“The One Drop last year was really intriguing. I like the players it attracts, of course only the best in the world, and the buy in makes it all the more interesting.”
Fardad has three cashes to his name on the tournament circuit, including a 22nd-place finish in the $15,000 Main Event of the 2009 Doyle Brunson Five Diamond World Poker Classic. He earned $28,569 for his efforts and sits at over $100,000 in lifetime tournament earnings.
When discussing the players in the field, Fardad mentioned that he was good friends with Antonio Esfandiari.
“If there was a poker player I would model myself after it would be Esfandiari. He’s a great guy, has a good image, and is just a great player.”
When not working the day-to-day job as a media mogul or playing poker Fardad spends his time with his wife and four young kids, two boys and two girls, who are seven, ten, twelve and fourteen years of age.
Roger Sippl was trying to stay incognito with a hoodie, cap, and sunglasses on Day 1 of the WSOP High Roller but we were able to pinpoint him in the crowd despite his best efforts. In friendly-fashion Sippl told PokerNews, “I’ve been trying to propagate the reputation of being the manager of the Burger King as the San Carlos Airport.”
In actuality, Sippl has been in the computer software industry for over 25 years. He started one of the first relational database companies back in 1980 and took it public in 1986. He then cofounded another company doing customer-relationship management in 1990, which also went public in 1995. He overlapped that when he was chairman of another company while CEO of Pioneer Application Servers, which too went public. With three successful companies, Sippl admitted that he was looking to be equally successful with the One Drop.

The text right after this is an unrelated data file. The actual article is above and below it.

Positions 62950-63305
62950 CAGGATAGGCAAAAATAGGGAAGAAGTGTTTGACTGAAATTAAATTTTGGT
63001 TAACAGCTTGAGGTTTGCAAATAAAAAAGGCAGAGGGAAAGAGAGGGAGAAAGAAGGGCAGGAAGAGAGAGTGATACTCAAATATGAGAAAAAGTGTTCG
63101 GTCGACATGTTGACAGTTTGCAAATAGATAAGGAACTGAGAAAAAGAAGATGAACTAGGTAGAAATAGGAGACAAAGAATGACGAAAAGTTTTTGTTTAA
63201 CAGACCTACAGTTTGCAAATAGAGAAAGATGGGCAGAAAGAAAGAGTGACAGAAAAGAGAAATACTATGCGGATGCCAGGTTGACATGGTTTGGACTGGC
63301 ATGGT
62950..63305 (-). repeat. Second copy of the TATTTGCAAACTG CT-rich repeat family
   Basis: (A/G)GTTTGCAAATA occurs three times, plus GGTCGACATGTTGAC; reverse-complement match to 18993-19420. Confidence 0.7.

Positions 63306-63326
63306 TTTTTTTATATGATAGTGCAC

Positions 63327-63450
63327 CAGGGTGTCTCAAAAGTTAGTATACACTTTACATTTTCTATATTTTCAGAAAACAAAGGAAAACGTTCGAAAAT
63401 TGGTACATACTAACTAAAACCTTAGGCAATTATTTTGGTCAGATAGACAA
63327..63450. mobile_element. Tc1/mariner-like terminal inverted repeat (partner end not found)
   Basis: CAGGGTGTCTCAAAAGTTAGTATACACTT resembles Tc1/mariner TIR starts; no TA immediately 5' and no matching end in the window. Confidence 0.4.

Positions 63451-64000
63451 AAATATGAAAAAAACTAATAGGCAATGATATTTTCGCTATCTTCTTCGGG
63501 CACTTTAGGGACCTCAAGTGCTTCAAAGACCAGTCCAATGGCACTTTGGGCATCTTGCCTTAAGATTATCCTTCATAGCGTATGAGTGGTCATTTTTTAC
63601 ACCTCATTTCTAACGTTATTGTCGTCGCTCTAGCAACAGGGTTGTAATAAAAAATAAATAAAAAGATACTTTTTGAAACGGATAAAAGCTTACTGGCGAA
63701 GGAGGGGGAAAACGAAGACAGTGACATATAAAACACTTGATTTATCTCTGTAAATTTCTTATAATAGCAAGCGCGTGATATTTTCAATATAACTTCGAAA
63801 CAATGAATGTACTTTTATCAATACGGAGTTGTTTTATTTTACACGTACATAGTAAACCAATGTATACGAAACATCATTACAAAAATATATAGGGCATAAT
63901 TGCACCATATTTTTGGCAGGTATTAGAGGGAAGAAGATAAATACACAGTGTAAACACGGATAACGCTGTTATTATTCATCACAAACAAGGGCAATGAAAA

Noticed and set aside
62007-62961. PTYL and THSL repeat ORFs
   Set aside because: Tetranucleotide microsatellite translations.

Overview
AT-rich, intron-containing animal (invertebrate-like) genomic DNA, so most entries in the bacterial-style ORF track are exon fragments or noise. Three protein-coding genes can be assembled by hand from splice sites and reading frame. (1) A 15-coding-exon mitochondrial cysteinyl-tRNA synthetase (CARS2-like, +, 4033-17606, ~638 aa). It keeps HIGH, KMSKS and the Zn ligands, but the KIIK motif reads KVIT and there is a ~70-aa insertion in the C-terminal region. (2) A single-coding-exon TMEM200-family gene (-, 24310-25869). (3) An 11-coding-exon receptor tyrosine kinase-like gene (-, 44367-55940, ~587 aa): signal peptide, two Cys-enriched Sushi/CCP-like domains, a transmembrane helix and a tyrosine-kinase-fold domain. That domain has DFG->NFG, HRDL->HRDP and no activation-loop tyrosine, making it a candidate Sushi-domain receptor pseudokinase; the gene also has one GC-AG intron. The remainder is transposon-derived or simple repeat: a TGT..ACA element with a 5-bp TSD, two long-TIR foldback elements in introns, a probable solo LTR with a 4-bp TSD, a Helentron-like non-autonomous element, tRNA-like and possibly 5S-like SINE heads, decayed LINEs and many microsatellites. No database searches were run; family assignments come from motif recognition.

Sippl has been investing in other companies, but recently sold Elastic Intelligence to Intuit. Its product was the Connection Cloud, which allows users of Intuit quick piece to view all the data, all over the web as just one simple database.
“I’ve been playing since I was in my high chair,” Sippl said about his involvement with poker. “My grandmother taught me how to play and would deal to me and used to hand out pennies to everyone but would win them back before dinner.”
Sippl played in the 2013 Seniors Championship event, where he took 239th place for $2,498. Just a few months ago he took runner-up in the Bay 101 Shooting Star High Roller event, beating out David “Doc” Sands who took third place. His biggest cash of his career was in December 2011 when he scored $192,960 for fifth place in the $100,00 High Roller of the Doyle Brunson Five Diamond World Poker Classic.
“In a sense, it’s relaxing to play in these poker tournaments,” said Sippl about playing the One Drop. “It’s nice to put my focus on something other than my job, and besides, it’s a really great cause so how could you not?”
Follow all of the coverage of the $111,111 One Drop High Roller Event at the PokerNetwork live reporting page.